The last time I passed through the Suez Canal and down the African coast was in the 1980s. Somalia was desperately poor then, too, although not quite so desperately poor as it is today; and piracy hadn't started yet. I remember a stop at Djibouti and the shocking poverty there.
There was a French Foreign Legion detachment in Djibouti. I didn't speak French, but my friend & shipmate Rojko was from Yugoslavia and spoke several languages, including French. We went ashore together, ran into several of the Legionnaires, and did the town with them. It was a dreary town to do, but we managed to have fun. I liked the Legionnaires - they were very sharp, very fit, like Marines, very disciplined - and a little wild on the town like Marines, too.
Things have changed in the Horn of Africa since then, and - as bad as conditions were then - not for the better. No one knows about this better than seamen, who are caught in the middle. As violence has escalated, seamen have been tortured, killed, imprisoned for long periods, and allowed to starve. Pirates have done these things to punish ship's crews who stood up to them, or in retaliation against violent measures directed against them, or to pressure shipowners to come up with ransoms. In some cases, even when the ship has been released some of the crew have been kept prisoner.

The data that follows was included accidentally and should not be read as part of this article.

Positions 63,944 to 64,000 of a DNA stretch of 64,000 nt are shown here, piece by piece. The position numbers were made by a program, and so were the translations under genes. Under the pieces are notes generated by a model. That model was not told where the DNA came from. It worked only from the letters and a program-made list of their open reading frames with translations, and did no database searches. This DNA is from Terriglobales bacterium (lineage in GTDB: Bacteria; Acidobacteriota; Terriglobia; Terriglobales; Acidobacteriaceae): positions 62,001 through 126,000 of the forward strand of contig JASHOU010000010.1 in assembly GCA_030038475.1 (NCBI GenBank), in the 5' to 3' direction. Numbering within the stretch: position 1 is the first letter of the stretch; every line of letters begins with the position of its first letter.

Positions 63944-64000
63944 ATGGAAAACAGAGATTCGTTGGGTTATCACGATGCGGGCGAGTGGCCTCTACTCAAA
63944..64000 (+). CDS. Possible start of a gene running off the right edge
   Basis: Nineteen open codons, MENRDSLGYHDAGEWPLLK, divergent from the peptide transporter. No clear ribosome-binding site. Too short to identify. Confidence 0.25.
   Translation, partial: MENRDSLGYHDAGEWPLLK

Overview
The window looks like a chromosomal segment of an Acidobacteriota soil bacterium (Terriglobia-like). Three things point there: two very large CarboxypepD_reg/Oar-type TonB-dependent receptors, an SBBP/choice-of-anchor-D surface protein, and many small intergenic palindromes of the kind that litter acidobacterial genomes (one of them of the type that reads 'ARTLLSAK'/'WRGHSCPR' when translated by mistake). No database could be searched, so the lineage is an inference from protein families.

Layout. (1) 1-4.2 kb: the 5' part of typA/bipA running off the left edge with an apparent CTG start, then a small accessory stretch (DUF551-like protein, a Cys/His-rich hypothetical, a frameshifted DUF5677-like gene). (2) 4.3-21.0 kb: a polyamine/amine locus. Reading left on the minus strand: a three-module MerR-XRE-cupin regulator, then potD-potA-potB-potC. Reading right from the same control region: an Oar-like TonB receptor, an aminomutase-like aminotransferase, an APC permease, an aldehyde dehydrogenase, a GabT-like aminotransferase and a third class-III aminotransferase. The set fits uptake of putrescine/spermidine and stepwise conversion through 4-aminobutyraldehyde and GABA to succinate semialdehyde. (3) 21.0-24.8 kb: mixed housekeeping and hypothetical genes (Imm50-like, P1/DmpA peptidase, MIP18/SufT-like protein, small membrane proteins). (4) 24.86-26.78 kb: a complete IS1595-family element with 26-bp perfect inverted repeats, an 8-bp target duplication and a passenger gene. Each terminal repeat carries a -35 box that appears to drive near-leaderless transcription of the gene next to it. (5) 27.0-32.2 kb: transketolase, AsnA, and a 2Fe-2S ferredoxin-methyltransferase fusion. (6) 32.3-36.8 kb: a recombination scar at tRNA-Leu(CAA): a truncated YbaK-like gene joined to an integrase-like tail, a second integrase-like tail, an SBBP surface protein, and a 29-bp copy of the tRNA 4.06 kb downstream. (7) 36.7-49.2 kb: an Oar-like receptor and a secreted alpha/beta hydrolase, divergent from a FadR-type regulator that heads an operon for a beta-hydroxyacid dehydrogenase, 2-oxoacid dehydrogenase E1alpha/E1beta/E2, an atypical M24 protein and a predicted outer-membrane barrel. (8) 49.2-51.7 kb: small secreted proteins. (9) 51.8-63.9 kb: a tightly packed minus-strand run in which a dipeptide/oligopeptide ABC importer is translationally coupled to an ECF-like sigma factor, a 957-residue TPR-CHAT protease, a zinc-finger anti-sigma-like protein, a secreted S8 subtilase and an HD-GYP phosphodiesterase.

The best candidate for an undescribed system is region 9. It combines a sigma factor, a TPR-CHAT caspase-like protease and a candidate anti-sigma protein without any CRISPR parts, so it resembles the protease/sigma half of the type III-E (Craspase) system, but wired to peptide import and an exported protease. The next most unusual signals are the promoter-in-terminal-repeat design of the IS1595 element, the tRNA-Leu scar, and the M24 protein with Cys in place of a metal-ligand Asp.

Everyone knows about the international anti-piracy mission - joined by ships from the world's navies from China to North America - and how, in spite of the warships' occasional successes, piracy continues virtually unabated. And as time goes on, piracy is increasingly being associated with terrorist groups like Al-Shabaab.
This link gives some details of an open battle between pirates and NATO forces near Kudha Island, recently taken from Al-Shabaab forces:
While shipping companies and governments dither, seamen pay. Have you passed through the area in the last couple of years? We'd very much like to hear your experiences. Please respond in the Comments section!